Late-night Googling can be a dangerous rabbit hole. It starts with looking up one symptom and quickly descends into a full-blown hunt for the next horrific thing that will absolutely definitely happen to your body. For example, yesterday we found out that while carrying a surrogate pregnancy for a Chinese couple, California mom Jessica Allen became pregnant with her own biological child at the same time.
Yes, this can happen: Under certain — very rare — circumstances, you can get pregnant while you’re already pregnant. Given the fact that I am currently not pregnant — nor do I have plans to be anytime soon — I’m not sure how this even ended up on my radar, but here we are.
To get to the bottom of this (and so I’d stop scaring pregnant friends of mine with this fact), I investigated the old-fashioned way: I asked an actual doctor.
Can you actually get pregnant while pregnant?
In short, yes, but it’s very rare.
Dr. Gerardo Bustillo, an OB-GYN at Orange Coast Memorial Medical Center in Fountain Valley, California, started by explaining that the process I described is called “superfetation,” which refers to the formation of a second pregnancy during a different menstrual cycle while another pregnancy is already established in the uterus.
But wait, there’s more. Bustillo also described a process called “superfecundation,” which is the fertilization of two eggs during the same menstrual cycle from separate acts of sexual intercourse. So yes, it is technically possible for a person to be pregnant with twins conceived with two eggs from the same menstrual cycle but by two different males. That’s called “heteropaternal superfecundation,” and the resulting twins are genetically half-siblings since they only share the genes of the mother, he told me.
How does this work?
Sperm can live inside the female reproductive tract for four to five days, Bustillo noted, and the ovulated egg remains fertilizable for up to 48 hours. This means that the reproductive window may allow for fertilization of a second egg by the same or a different male partner.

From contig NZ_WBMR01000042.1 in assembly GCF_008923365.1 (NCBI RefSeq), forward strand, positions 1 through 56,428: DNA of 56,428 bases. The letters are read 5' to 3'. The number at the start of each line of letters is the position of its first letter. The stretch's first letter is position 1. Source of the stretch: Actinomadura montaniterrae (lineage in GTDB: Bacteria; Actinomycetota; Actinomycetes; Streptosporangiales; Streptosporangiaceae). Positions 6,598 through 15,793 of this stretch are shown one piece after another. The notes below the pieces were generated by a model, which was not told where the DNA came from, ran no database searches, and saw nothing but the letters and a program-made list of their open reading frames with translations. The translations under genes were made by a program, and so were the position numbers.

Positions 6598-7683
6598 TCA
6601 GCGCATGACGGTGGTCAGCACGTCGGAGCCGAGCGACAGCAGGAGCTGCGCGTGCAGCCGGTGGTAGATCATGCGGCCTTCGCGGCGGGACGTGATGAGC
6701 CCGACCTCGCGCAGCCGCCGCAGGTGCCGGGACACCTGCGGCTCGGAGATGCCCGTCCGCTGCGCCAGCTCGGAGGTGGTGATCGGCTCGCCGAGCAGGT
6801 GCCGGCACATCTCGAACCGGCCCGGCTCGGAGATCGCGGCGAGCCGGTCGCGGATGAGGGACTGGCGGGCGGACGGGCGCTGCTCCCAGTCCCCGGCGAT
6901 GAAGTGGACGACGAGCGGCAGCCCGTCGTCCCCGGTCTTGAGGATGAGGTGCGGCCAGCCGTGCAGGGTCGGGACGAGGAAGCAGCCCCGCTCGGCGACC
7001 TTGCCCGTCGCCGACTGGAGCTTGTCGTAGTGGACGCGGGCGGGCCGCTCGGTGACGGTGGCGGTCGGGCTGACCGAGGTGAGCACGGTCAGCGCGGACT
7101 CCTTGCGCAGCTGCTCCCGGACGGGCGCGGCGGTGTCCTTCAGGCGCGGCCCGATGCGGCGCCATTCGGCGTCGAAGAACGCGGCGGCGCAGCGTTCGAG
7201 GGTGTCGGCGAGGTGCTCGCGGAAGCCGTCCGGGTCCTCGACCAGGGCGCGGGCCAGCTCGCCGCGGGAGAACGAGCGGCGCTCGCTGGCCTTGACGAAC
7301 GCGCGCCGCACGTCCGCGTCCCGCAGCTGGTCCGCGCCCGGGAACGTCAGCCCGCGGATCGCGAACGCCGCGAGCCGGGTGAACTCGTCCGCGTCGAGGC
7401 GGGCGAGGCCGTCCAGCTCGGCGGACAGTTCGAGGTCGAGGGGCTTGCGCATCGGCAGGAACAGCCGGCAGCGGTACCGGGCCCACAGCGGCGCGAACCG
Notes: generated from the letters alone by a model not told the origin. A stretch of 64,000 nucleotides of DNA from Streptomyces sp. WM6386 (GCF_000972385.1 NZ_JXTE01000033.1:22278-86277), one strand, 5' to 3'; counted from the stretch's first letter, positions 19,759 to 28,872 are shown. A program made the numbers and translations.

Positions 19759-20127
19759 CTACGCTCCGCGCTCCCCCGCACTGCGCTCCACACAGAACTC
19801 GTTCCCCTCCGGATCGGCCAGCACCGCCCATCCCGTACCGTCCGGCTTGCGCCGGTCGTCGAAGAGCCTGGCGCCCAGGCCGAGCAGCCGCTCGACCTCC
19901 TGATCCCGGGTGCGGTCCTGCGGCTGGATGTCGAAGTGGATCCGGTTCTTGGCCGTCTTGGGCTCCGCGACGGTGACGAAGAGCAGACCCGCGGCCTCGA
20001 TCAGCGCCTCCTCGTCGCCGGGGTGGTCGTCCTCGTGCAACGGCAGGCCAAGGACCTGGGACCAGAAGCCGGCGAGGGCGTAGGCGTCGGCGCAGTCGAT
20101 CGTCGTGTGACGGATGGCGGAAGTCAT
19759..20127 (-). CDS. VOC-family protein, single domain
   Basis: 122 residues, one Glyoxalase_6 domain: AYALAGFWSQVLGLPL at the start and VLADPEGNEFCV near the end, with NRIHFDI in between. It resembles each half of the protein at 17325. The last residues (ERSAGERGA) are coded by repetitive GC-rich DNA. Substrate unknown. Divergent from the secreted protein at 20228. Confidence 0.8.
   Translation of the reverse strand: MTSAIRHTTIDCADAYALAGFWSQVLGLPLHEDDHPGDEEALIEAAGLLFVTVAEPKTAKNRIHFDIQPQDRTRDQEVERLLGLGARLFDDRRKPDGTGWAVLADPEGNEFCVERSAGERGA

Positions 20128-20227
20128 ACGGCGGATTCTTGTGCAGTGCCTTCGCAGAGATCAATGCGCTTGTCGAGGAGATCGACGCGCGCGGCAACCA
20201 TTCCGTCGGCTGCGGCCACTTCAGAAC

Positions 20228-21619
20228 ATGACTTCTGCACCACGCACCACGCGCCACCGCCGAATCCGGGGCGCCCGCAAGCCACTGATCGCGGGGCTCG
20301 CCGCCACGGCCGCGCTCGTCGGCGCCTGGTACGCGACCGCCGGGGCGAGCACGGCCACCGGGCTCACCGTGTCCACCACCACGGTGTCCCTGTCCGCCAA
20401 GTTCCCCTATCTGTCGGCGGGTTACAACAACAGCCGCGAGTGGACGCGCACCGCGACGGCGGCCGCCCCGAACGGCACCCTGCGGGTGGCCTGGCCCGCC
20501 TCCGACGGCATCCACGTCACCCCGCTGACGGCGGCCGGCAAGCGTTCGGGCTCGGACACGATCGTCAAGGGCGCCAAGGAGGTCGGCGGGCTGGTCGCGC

How common is it?
We’re not 100 percent sure. Cases of superfecundation are difficult to confirm if the same male is responsible for both fertilizations, Bustillo explained, meaning that it may be more common than suspected.
Cases of heteropaternal superfecundation — where two separate eggs are fertilized by two separate males — have been documented, and although considered rare, may be more common than previously thought, he added.
“Interestingly, in one study on humans, the frequency of heteropaternal superfecundation was 2.4 percent among twins whose parents had been involved in paternity suits,” Bustillo said.
Superfetation, although common in some species of animals, is extremely rare in humans.
So how rare is it?
“There are fewer than 10 reported instances of superfetation in the medical literature since 1960, and in general, reports of superfetation have been treated with suspicion,” Bustillo said.
Does this mean pregnant women should still be using a barrier method birth control if they’re having sex while pregnant?
Although considered rare, it is potentially possible for a woman to conceive a second time in very early pregnancy.
But once an early pregnancy test is positive, the superfecundation will have already occurred, Bustillo explained. Because of this, using a barrier method once you already know that you’re pregnant will not decrease the rare risk of superfecundation.
Are there any additional risks associated with getting pregnant while already pregnant?
Any type of multiple gestation — whether that’s twins, triplets or beyond — carries significantly higher risks to the mother and fetuses than a singleton pregnancy, Bustillo said.
In the very rare case of superfetation, there’s an additional risk: that delivery of the full-term twin may also result in delivery of the second baby at the same time, which is therefore born prematurely. This can lead to challenges such as immature lung function and other serious issues in the baby born prematurely, he added.